The Office of Management and Budget (OMB) today released draft guidance on improving cybersecurity protections in federal procurement in the wake of several recent high-profile, high-impact government data breaches. The new guidance provides minimum information security requirements for contractors handling Controlled Unclassified Information (CUI). It also instructs agencies on important security assessment, monitoring and due diligence functions. The guidance will likely form the basis of a new Federal Acquisition Regulation (FAR) Council regulation on CUI expected in 2016.

Once final, the guidance, “Improving Cybersecurity Protections in Federal Acquisitions,” will likely provide requirements in the following five areas, each of which impacts how contractors develop and maintain their information security systems:

  • Security controls. The guidance relies heavily on existing requirements set forth in National Institute of Standards and Technology (NIST) Special Publications (SP) 800-53 and 800-171. The guidance distinguishes between contractors operating systems containing CUI “on behalf of the Government” from contractors operating their own systems. The former are subject to NIST SP 800-53 (standards applicable directly to federal agencies), while the latter are subject to the recently released SP 800-171 (specifically tailored to federal contractors’ systems). The guidance also adopts the established method for selecting baseline security controls using the impact classifications in OMB’s Federal Information Processing Standard (FIPS) 199.
  • Cyberincident reporting. Once the guidance is final, agencies will be required to modify or create contract clauses requiring contractors to supply certain critical information following a “cyber incident” to agency Computer Security Incident Response Teams (CSIRTs) or Security Operations Centers (SOCs) as well as Contracting Officers (COs) and other agency personnel to allow the government to adequately and timely respond to the incident.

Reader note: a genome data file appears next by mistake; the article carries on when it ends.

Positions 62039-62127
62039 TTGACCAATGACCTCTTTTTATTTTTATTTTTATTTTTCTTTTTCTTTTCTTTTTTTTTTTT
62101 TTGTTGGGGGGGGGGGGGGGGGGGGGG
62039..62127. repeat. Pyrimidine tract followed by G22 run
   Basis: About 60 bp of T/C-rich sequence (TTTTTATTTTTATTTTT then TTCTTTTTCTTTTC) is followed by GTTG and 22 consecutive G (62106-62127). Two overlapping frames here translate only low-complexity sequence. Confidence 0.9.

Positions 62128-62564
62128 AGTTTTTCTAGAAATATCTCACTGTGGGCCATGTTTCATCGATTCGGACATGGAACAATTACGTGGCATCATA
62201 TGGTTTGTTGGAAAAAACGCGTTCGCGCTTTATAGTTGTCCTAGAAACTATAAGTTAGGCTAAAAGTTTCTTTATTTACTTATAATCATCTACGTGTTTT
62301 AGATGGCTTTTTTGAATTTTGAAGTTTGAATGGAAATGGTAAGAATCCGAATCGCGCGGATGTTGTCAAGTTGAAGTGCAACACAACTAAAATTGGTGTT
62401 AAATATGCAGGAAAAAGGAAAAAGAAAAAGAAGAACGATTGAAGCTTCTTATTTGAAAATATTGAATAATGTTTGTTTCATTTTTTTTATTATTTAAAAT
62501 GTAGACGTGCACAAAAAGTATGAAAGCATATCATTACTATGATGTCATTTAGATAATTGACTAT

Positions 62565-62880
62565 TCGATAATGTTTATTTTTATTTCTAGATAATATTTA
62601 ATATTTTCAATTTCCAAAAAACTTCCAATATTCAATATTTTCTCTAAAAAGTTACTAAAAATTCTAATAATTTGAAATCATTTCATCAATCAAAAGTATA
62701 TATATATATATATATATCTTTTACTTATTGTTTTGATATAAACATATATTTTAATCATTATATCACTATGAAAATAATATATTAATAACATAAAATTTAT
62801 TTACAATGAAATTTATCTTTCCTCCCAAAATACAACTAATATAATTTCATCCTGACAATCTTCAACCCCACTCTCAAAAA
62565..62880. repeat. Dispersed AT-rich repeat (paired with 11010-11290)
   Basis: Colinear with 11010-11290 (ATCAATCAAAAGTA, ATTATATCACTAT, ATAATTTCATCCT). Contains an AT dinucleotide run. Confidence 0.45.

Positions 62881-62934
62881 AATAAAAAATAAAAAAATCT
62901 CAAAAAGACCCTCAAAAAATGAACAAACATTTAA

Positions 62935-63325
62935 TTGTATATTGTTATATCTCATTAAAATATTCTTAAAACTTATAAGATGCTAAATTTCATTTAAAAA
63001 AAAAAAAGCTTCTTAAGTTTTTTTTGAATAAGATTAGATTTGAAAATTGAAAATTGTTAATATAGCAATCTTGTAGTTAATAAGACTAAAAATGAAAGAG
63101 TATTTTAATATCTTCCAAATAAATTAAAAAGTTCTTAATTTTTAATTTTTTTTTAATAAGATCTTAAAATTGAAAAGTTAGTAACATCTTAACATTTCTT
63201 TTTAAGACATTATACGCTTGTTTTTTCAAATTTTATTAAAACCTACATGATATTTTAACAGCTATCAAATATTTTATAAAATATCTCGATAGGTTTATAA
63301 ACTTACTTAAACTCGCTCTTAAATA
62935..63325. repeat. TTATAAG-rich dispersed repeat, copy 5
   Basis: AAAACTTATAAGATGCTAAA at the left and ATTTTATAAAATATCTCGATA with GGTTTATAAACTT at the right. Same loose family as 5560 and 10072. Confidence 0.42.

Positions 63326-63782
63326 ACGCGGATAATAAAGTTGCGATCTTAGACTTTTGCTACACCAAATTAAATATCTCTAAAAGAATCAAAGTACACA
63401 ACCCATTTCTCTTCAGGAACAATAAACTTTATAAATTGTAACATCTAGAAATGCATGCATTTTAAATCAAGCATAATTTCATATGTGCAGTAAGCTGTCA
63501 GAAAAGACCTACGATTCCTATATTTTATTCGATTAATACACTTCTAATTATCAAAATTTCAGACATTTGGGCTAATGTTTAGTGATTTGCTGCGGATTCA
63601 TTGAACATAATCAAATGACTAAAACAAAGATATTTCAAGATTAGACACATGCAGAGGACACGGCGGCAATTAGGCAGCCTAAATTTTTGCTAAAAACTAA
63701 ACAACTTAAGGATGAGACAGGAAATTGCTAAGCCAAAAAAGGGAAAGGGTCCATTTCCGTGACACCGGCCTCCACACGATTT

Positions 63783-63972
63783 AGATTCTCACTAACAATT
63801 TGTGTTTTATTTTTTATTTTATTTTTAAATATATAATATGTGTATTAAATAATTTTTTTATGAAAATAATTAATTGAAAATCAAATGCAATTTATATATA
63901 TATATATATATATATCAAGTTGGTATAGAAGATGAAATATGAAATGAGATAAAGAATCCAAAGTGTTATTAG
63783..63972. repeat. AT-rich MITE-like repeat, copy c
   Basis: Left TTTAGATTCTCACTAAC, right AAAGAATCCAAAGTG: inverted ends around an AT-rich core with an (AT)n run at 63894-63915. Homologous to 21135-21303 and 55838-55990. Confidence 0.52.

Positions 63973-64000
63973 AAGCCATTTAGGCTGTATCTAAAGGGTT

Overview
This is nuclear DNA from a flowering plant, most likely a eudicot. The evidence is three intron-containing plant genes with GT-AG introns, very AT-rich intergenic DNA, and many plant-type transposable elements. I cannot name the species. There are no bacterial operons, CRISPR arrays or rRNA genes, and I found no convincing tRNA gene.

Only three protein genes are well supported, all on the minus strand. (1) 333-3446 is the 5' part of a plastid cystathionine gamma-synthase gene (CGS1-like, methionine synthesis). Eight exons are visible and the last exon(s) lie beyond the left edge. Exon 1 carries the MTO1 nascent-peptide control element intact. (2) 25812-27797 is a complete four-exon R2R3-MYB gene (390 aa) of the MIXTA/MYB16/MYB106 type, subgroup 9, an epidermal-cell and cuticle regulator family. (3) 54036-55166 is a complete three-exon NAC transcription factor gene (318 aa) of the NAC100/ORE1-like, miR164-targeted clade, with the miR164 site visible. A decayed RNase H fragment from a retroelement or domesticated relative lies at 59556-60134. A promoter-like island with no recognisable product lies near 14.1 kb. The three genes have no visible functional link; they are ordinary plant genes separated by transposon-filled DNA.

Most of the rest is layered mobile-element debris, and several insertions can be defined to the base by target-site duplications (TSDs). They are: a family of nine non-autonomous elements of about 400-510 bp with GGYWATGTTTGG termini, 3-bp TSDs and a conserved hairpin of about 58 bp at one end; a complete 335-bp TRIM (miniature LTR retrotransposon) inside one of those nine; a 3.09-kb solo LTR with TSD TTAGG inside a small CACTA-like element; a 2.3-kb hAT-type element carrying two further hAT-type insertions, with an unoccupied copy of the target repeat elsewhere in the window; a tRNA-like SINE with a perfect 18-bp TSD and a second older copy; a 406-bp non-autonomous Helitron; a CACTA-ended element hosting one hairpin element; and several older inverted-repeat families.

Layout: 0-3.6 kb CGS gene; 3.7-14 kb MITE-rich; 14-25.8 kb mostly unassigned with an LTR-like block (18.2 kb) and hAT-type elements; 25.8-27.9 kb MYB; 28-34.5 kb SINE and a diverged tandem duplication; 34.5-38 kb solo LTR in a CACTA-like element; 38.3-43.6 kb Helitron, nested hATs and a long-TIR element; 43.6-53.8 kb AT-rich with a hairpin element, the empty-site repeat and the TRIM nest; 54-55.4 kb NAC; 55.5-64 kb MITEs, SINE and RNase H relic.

• Information system security assessments. The guidance will require agencies to ensure that contractors have the required Authority to Operate (ATO) in place and to assess the security of contractors’ systems under the NIST controls described above. Agencies will be permitted to accept several varieties of security assessment result evidence, including independent third party verification.
  • Information security continuous monitoring (ISCM). The guidance encourages agencies to develop ISCM as a way of maintaining ongoing awareness of federal contractors’ information security capabilities. The guidance does not specify a particular technology or program to achieve ISCM. To the extent agencies do not implement ISCM, they must require that contractors meet or exceed security monitoring requirements set forth in OMB Memorandum M-14-03.
  • Business due diligence. The guidance authorizes the General Services Administration to build a business due diligence information sharing service so agencies can review risk information collected from voluntary contractor reporting, public records and other data.

Regardless of whether or not they choose to comment on it, federal contractors should appreciate that this guidance will substantially inform the first FAR clause on CUI as well as a host of agency-specific FAR supplement clauses on CUI. As such, federal contractors should consider taking steps to get ahead of the compliance curve, such as:

  • Assessing their own information security capabilities. Examine existing contracts, evaluate known threats, consider the risk of unknown threats, take stock of lessons learned from any previous incidents and evaluate whether present security capabilities comply with what government agencies currently require.
  • Monitoring their information security capabilities. Be on the lookout for vulnerabilities – even compliant information security systems may be susceptible to certain types and levels of threats. Consider whether there are best practices or industry standards that would improve security capabilities in a way that is consistent with goals and budget.
  • Ensuring the right policies and procedures are in place. Take steps to ensure employees know how to detect, report and respond to a cyber incident. Have a chain of command in place that ensures the chief information security officer knows about any incidents as promptly as possible. Not only is this a best practice, it will ensure that the organization complies with its reporting obligations under applicable clauses.